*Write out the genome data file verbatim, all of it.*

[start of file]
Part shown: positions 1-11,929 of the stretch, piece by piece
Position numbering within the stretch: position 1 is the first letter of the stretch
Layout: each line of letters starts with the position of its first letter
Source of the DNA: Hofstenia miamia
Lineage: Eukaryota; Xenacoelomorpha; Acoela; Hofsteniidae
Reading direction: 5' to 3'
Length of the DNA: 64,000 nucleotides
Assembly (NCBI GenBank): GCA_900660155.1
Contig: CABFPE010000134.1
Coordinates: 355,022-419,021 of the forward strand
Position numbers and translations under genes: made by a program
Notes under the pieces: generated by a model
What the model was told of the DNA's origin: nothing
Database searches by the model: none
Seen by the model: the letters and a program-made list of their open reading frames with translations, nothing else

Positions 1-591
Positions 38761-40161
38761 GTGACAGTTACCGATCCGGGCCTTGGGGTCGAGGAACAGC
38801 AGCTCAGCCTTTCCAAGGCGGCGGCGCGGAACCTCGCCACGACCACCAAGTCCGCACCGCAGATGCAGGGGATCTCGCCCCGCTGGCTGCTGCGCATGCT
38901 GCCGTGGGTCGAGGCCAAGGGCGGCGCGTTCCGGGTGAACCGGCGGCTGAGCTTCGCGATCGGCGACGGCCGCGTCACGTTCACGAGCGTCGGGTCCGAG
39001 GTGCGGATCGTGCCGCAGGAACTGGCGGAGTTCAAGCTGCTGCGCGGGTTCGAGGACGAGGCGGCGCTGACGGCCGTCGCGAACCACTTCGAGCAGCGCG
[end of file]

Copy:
Part shown: positions 1-11,929 of the stretch, piece by piece
Position numbering within the stretch: position 1 is the first letter of the stretch
Layout: each line of letters starts with the position of its first letter
Source of the DNA: Hofstenia miamia
Lineage: Eukaryota; Xenacoelomorpha; Acoela; Hofsteniidae
Reading direction: 5' to 3'
Length of the DNA: 64,000 nucleotides
Assembly (NCBI GenBank): GCA_900660155.1
Contig: CABFPE010000134.1
Coordinates: 355,022-419,021 of the forward strand
Position numbers and translations under genes: made by a program
Notes under the pieces: generated by a model
What the model was told of the DNA's origin: nothing
Database searches by the model: none
Seen by the model: the letters and a program-made list of their open reading frames with translations, nothing else

Positions 1-591
Positions 38761-40161
38761 GTGACAGTTACCGATCCGGGCCTTGGGGTCGAGGAACAGC
38801 AGCTCAGCCTTTCCAAGGCGGCGGCGCGGAACCTCGCCACGACCACCAAGTCCGCACCGCAGATGCAGGGGATCTCGCCCCGCTGGCTGCTGCGCATGCT
38901 GCCGTGGGTCGAGGCCAAGGGCGGCGCGTTCCGGGTGAACCGGCGGCTGAGCTTCGCGATCGGCGACGGCCGCGTCACGTTCACGAGCGTCGGGTCCGAG
39001 GTGCGGATCGTGCCGCAGGAACTGGCGGAGTTCAAGCTGCTGCGCGGGTTCGAGGACGAGGCGGCGCTGACGGCCGTCGCGAACCACTTCGAGCAGCGCG